Bitcoin ordinals have found their place in one of the largest cross-chain NFT platforms, Magic Eden.
According to the announcement post, the launch of BTC NFTs in the first audited marketplace ushers in a new era by enabling users to exchange more than 70 collections.
At present, the non-custodial marketplace supports secondary sales that utilize partially signed Bitcoin transactions [PSBT], as the core technology, instead of smart contracts.
PSBT infrastructure is important to enabling permissionless swaps. In order to do our part in pushing the Ordinals ecosystem forward, we’ll be OPEN SOURCING our PSBT signing library to help builders new to the space.
Although it is launching with a secondary collectibles platform, there is already a huge desire to offer a Launchpad where inscription services may be delivered directly to authors.
The team stated that they are developing the best plan and would release more information later.
In terms of handling royalties in this new ecosystem, Magic Eden disclosed that they have decided to launch on Bitcoin without royalty support at the moment as “there is very little tooling and no secure and trustless enforcement solutions.”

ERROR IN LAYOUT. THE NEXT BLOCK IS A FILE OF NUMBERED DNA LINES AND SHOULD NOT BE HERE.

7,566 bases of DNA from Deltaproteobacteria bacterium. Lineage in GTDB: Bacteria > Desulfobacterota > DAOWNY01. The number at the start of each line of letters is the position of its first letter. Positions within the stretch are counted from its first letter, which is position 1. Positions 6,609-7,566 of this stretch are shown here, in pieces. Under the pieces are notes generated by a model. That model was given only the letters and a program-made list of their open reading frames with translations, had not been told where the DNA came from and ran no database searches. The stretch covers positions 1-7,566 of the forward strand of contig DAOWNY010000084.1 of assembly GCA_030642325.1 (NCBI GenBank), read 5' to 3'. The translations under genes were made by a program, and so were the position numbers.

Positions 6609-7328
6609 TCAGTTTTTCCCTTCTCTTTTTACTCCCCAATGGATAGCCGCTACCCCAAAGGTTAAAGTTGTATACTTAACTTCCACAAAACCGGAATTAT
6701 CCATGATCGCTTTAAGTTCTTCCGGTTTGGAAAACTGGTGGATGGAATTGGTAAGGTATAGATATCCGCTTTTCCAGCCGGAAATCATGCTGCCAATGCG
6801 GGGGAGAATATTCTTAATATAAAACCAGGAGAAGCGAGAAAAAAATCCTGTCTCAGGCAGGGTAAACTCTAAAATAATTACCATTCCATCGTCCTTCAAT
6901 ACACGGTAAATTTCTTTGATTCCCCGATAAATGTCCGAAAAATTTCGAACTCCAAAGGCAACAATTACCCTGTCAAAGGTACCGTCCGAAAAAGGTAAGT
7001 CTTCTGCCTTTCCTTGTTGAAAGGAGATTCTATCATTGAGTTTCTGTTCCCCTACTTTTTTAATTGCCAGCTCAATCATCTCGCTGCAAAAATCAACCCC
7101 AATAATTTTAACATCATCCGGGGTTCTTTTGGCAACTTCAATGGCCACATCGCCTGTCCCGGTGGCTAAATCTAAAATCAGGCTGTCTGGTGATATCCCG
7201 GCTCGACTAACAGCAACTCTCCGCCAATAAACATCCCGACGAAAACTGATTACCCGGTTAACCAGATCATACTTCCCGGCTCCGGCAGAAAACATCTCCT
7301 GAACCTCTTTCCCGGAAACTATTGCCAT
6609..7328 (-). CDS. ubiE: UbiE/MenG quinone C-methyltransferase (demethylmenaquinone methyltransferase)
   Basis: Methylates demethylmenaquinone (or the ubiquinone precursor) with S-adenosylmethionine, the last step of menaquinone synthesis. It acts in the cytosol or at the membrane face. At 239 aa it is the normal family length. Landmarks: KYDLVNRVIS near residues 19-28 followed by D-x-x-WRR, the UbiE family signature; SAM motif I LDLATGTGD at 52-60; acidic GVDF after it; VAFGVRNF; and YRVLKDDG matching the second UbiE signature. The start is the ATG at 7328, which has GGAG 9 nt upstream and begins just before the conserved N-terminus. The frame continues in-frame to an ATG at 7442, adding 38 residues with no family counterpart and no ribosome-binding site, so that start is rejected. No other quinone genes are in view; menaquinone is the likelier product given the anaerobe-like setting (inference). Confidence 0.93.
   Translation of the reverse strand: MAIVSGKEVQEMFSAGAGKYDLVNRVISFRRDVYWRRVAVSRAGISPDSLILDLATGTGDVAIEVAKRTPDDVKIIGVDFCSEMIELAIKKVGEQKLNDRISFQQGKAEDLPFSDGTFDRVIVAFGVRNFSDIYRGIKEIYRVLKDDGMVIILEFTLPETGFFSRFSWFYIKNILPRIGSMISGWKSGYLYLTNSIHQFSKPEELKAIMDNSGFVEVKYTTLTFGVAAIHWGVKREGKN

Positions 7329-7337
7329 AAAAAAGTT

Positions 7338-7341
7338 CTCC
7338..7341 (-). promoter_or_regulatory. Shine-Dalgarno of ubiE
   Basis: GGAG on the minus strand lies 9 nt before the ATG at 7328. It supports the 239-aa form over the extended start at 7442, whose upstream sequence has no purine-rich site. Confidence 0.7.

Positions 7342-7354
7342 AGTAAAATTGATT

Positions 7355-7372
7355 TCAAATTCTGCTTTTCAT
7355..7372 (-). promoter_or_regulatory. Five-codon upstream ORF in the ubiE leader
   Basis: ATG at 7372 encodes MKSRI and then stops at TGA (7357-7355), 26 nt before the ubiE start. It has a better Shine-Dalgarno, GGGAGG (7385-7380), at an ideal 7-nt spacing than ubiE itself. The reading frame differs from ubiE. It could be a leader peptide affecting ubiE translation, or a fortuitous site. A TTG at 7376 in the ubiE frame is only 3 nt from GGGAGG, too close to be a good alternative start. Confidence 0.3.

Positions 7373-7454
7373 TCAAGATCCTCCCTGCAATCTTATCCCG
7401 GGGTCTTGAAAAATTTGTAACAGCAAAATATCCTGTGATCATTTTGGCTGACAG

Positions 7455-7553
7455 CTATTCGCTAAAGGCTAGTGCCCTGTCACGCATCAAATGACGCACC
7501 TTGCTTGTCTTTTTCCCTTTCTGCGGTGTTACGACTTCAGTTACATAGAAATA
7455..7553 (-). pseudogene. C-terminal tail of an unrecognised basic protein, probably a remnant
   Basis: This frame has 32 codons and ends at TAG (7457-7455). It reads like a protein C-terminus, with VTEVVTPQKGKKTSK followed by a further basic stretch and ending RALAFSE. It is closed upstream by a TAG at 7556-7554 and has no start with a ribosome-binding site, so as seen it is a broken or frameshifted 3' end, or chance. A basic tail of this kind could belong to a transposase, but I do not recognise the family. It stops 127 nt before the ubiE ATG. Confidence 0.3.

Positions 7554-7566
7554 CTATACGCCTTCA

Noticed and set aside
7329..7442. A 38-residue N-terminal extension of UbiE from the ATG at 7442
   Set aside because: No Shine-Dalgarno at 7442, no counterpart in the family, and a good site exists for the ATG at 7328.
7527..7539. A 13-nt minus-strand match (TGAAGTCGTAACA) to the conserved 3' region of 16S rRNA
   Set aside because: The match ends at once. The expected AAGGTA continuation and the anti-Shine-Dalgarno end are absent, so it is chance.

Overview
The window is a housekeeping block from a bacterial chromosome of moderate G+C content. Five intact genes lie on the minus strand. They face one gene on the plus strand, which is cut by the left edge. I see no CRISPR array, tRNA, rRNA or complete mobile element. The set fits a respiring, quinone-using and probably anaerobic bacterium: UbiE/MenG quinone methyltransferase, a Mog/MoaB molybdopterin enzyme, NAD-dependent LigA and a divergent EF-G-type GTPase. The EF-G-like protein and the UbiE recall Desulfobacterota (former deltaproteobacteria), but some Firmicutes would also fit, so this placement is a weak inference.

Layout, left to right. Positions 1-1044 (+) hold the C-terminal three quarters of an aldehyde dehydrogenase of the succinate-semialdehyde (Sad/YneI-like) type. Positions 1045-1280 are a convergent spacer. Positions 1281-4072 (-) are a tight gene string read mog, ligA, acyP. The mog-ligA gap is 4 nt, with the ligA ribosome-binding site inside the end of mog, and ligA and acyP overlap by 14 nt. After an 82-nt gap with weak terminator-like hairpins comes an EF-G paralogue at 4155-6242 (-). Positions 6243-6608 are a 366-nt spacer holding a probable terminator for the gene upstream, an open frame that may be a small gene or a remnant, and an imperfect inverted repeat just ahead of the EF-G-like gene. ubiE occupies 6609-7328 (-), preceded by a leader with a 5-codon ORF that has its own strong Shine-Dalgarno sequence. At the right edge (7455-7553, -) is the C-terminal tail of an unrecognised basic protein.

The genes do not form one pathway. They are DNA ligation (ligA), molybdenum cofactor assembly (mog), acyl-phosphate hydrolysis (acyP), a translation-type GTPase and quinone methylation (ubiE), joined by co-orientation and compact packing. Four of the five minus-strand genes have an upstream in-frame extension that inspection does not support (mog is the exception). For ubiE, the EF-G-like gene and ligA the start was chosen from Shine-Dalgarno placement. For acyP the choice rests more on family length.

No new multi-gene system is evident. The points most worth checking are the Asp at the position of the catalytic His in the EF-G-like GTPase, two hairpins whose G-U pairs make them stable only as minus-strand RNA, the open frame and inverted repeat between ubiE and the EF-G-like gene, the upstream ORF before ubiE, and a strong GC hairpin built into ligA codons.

“We believe that this is most in line with the ethos of the ecosystem, and despite this, we are actively looking into the development of an on-chain, permissionless royalty standard and are committed to working with creators and the greater community”, it added.
Not long ago, Yuga Labs launched its first Bitcoin-based NFT collection, known as TwelveFold, via the Ordinals protocol.
Over 570k Bitcoin Ordinals Have Been Inscribed
BTC-based NFTs or so-called Ordinals become all the rage with the inscription of the 100,000th ordinal on Feb 14.
Currently, the total number of Bitcoin Ordinals inscriptions is over 570k, data from Dune Analytics showed.
Similar to nonfungible tokens [NFTs], these Inscriptions are digital assets that can be inscribed into one Satoshi, the smallest denomination of a Bitcoin.
The Inscription process involves writing or inscribing the data of the content stored into the witness of the Bitcoin transaction. The witness was introduced in the SegWit upgrade to the BTC network in 2017.
The maximum size for BTC blocks should be 1MB. But, Ordinal users can now add 3MB of data to each block thanks to SegWit and Taproot. The latter was launched on the BTC network on November 14, 2021.